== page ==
Vibrato Tips & Insights (4 of 4):

Getting the Full View (and Full Sequence)

There are a dozen tips I still want to share with you. I’ve been wrestling all week with which one to choose for this last email!

  • The first finger that just won’t loosen up?
  • The students whose vibrato never quite gets faster?
  • The perfect-looking vibrato with an inaudible oscillation?
  • How about the vibrato that starts gorgeous and loose but has mysteriously tightened up a year later?

Vibrato Articles

Part 1: Introduction

Part 2: Upgrading the Shaker Egg

Part 3: Thumb Swings

Part 4: Getting the Full View (this article)

One challenge with all things vibrato is that students can’t see what’s going on under the body of the violin, where all the tricky bits are located. A mirror can help, but trouble-shooting a three-dimensional skill from a two-dimensional image is knotty business … even when you know what you’re doing. (Let us all share a collective flashback through eight hundred zoom lessons … (。ヘ°)

There is more, though. We teachers have the advantage of a fully-formed template for vibrato. We can make a dozen brilliant adjustments during the lesson — in person or otherwise — and get things working perfectly. But students often lack the experience to recreate these adjustments at home — no matter how clearly we explain them, or how well they do them in the lesson, or whether they work with a mirror.

What is the answer?

First, a finely grained sequence. That is a topic for another day.

Second, rest position.

My students spend fully 80% of their vibrato training in rest position. They go through nine steps, some lasting just a few minutes, others a few weeks. Their vibrato is essentially fully formed by the time they put it on their shoulder.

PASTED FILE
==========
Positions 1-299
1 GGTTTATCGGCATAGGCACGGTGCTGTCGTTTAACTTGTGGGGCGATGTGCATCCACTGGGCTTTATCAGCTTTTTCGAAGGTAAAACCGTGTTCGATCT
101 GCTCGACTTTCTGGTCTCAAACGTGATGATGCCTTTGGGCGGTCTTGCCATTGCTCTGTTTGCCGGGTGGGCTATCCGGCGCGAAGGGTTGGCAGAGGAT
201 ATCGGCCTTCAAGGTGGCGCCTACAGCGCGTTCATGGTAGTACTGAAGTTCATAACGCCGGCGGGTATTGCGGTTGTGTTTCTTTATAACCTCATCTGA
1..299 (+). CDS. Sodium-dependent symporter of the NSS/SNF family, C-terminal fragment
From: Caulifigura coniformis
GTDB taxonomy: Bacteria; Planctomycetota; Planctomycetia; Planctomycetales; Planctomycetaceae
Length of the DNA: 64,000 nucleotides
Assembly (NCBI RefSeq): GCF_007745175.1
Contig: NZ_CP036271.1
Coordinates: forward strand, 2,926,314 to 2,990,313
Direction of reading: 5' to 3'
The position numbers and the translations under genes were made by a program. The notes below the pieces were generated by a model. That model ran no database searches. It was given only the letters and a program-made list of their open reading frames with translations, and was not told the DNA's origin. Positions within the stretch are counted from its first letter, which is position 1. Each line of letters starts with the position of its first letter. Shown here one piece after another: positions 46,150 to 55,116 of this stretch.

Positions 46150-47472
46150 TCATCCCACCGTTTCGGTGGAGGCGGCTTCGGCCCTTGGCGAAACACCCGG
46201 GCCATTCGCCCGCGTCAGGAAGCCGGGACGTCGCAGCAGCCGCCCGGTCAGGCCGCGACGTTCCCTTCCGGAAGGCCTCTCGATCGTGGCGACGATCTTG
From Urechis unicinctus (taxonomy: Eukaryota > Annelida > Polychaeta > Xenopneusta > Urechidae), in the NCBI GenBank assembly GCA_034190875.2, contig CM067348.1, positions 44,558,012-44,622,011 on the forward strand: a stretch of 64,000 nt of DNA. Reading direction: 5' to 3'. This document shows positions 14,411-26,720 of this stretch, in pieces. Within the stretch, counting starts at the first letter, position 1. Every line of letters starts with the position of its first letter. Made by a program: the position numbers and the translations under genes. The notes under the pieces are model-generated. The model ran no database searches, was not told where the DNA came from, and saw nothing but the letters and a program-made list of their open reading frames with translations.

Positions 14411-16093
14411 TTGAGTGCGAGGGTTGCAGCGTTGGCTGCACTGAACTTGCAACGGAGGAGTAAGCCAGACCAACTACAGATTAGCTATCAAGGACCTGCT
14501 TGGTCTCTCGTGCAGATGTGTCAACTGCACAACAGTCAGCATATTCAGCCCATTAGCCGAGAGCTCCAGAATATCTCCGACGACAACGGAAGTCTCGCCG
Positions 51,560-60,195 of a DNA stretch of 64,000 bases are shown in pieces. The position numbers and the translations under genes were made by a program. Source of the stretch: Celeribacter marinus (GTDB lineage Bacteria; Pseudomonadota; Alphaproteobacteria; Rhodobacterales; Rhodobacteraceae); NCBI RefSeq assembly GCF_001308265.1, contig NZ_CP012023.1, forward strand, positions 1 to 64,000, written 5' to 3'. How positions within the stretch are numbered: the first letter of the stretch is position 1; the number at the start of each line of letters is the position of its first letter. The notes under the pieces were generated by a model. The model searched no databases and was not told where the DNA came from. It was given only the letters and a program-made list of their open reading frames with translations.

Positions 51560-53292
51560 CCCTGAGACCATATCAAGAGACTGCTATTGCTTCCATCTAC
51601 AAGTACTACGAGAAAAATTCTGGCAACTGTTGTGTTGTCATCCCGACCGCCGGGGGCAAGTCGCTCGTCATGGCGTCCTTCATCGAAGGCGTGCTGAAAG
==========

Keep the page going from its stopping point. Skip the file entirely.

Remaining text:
We do hand vibrato, and my students invariably achieve a gorgeous one (with a perfect pinky finger, mon dieu). Arm vibrato is used in various places to simplify new skills. Here is the sequence. Even with the details missing you can get the idea:

1. Neck polishes, with the whole arm and hand

2. Neck polishes, with the thumb fastened
○ Arm vibrato ○ Hand vibrato

3. String polishes, with the fingertip gliding on the string
○ Arm vibrato ○ Hand vibrato

4. Finger drops, with the finger fastened
○ Arm vibrato ○ Hand vibrato

5. Accelerating the vibrato.
This is the secret sauce. If the vibrato is still at “learning speed,” that also means it’s not fully automatic … which also means the muscle memory is not yet solidified and is guaranteed to change over time (and not always in a good way).

Once the vibrato is fluid and awesome in rest position, we move everything onto the shoulder. There is very little adjusting needed at that point—the last step is basically adding the bow.

It doesn’t seem logical that a skill that is fundamentally about weight and balance could be practiced in a completely different position. But it turns out the issues of balance and support are easily resolved once all the other confusions have been sorted out.

I hope you will join me for one of the workshops this coming summer. My beginners have recently been reaching Vivaldi concerto level in as little as two years … and loving playing violin. I have had to hire an additional teacher because my studio is ready to burst. The uncontainable excitement and enthusiasm are quite a contrast to the earlier mood of patient (though cheerful) hard work.

Here is what teachers are saying about the workshop:

“Elise has merged the high standards of violin technique with joy, self-discovery, and beauty in a thoughtfully organized and fluid way. I can’t wait to take all I’ve learned to better serve my students!” —Vanessa M., Yakima, WA

“This workshop transformed the way I think of teaching children.” – Lindsay S., Cedar City, UT.

Book 1 Teacher Workshop: The Well-Rounded Twinkler. Ensuring great posture and bowhold, building aural literacy, tone, note-reading, working with practice parents, and making practice fun.

Book 2 Teacher Workshop: Dynamic Movement, and Musical Expression. Vibrato, bow choreography, dynamics, balance, efficiency, spiccato, and expressive movement (which is actually a part of effective bow technique).

Please reach out to elise@discoverviolin.org with vibrato questions, or orders@discoverviolin.org with questions about the workshop. Talk to you soon!